The Great British Madness!

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The British Post Office is a fairly depressingly dire place. But we need it. I think.

The queue at my local Post Office always reaches the door, and yet of the six tills, only two are only ever manned. There is usually someone else wandering around in the background but they never appear to be doing very much apart from talking to the teller whom you have just waited twenty minutes for. Hence, irritation starts to rise with ferocity as you feel you have deserved and want to claim the tellers undivided attention for just a few minutes. You have stood beside the birthday card stands, the array of stationery and the plastic toys for sale for too long. And yet, if you stand for long enough, you start believing that you actually need some paperclips with coloured unicorns attached to them.

Then, uproar. A man comes in, bypasses the entire queue and heads straight to a momentarily empty till. The wretched teller is ignorant of his blatant lack of adherence to the British queuing system. The line of waiting men, women, grumpy children, angry old women and a random dog begin by hissing amongst each other. The young lady beside in front of me sucks through her teeth and says quietly, “Excuse me?” in disbelief at this. I however am clearly feeling hormonal.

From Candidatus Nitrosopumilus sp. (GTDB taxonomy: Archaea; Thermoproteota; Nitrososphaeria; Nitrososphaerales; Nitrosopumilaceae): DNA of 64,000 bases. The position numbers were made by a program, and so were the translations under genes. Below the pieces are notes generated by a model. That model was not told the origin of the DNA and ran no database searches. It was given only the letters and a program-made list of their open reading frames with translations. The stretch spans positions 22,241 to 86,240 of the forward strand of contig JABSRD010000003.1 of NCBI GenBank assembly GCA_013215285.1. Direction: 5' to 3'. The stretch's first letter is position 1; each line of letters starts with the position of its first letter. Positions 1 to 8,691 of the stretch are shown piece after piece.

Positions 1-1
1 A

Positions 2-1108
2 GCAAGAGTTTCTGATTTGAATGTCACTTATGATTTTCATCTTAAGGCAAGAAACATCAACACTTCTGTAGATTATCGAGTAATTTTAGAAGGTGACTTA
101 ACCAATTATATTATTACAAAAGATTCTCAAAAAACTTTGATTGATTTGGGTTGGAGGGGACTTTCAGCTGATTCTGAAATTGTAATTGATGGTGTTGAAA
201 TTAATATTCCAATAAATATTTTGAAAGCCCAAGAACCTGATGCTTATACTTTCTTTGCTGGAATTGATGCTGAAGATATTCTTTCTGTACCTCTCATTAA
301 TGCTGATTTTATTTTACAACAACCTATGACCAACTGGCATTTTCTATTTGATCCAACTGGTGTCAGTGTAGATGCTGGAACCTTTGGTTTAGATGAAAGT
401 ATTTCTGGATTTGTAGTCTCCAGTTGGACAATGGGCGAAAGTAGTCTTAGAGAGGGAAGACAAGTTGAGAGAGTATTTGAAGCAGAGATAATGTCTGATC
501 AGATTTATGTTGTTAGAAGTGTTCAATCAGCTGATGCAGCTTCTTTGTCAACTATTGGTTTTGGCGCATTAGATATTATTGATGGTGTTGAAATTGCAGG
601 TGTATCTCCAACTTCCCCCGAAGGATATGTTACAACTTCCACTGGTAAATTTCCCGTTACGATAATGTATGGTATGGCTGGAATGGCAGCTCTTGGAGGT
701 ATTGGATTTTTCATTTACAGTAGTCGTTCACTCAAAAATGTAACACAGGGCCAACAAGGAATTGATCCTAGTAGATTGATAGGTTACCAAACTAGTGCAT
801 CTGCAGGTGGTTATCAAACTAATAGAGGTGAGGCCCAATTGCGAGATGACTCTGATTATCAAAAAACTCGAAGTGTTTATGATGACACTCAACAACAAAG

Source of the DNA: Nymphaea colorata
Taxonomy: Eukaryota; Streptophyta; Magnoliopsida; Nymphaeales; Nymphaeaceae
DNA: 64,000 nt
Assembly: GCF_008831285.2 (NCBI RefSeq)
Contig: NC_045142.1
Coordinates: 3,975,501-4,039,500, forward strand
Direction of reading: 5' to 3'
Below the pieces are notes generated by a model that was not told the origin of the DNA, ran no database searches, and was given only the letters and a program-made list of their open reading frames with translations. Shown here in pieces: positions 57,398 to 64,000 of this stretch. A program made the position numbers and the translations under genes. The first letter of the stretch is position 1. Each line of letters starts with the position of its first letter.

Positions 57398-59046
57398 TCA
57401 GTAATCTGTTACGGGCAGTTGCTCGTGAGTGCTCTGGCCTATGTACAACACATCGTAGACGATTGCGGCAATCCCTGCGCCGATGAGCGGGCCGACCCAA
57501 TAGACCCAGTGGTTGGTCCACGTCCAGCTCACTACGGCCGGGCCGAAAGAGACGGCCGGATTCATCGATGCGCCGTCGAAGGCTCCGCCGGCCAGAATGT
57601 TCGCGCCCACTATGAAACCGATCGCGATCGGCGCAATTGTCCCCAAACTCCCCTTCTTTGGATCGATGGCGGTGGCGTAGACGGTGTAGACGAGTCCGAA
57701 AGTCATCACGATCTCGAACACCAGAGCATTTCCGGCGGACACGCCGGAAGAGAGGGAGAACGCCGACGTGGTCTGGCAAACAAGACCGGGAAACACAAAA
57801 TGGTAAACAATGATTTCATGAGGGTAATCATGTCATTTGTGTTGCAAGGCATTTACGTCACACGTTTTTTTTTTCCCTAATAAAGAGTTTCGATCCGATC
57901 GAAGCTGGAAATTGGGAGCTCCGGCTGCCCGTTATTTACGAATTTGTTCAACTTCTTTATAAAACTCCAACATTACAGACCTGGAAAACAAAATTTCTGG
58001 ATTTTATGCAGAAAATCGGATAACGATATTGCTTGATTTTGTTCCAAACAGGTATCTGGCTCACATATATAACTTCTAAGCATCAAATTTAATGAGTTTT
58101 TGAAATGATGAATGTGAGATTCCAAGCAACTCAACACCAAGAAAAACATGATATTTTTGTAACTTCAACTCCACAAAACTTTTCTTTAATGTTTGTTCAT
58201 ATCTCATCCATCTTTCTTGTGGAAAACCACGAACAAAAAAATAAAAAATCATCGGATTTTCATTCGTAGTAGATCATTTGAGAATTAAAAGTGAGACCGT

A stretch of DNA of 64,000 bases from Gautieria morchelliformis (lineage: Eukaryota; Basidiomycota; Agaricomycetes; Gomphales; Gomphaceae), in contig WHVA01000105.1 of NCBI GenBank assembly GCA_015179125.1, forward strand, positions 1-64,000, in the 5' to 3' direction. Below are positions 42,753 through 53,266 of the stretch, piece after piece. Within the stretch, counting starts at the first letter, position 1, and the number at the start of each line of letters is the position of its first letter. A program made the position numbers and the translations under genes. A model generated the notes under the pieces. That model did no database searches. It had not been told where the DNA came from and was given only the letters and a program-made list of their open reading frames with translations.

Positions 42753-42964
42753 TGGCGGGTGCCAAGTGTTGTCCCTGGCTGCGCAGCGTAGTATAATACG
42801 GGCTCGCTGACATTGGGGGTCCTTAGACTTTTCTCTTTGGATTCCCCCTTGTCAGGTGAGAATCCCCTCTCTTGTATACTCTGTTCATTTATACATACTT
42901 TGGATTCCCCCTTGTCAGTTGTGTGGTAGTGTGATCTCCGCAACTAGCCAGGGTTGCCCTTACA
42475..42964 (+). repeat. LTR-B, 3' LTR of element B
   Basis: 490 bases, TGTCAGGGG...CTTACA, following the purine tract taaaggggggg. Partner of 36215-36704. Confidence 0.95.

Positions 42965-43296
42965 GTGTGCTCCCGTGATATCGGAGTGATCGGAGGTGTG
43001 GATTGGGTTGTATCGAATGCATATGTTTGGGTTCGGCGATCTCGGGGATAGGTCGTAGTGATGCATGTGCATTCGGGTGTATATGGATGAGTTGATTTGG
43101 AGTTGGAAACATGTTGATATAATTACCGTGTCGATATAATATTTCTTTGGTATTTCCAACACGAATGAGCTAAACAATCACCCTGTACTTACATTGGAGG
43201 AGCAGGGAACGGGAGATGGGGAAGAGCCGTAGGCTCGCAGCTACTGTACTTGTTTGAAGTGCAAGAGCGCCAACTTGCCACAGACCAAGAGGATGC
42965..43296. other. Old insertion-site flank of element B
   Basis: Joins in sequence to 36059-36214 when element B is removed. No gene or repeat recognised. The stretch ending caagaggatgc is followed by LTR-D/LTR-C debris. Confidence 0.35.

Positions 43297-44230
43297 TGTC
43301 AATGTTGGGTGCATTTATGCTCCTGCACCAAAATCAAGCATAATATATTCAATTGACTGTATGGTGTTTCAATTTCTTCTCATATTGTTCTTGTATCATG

“Excuse me! Are you not aware of this queue?” What should have been uttered as a polite question comes out as an overly loud bellow of indignation.

All eyes on me.

Man looks horrified and scuttles amid apologies to the end of the queue.

I am mortified.

“Oh God,” I whisper to my lady friend, “Now I feel like such a cow.”

“Nah!” She says. “We’re all with you.” And as I look around, I am being given nods and smiles of approval, apart from the rather sheepish man.

Unity. Yes, there is strength in unity!

Although, having come from Scotland, had this happened in Glasgow where everyone calls a spade a spade, this would never have started. Well, it might have, but there would have been a full-blown punch-up, the police would have arrived, someone, probably me would have been tasered, ending with all and sundry having a good glass of whiskey and a three hour discussion.

Oh I do love a bit of human interaction. So good for the soul.

Katie x

What makes you really cross?

32 thoughts on “The Great British Madness!”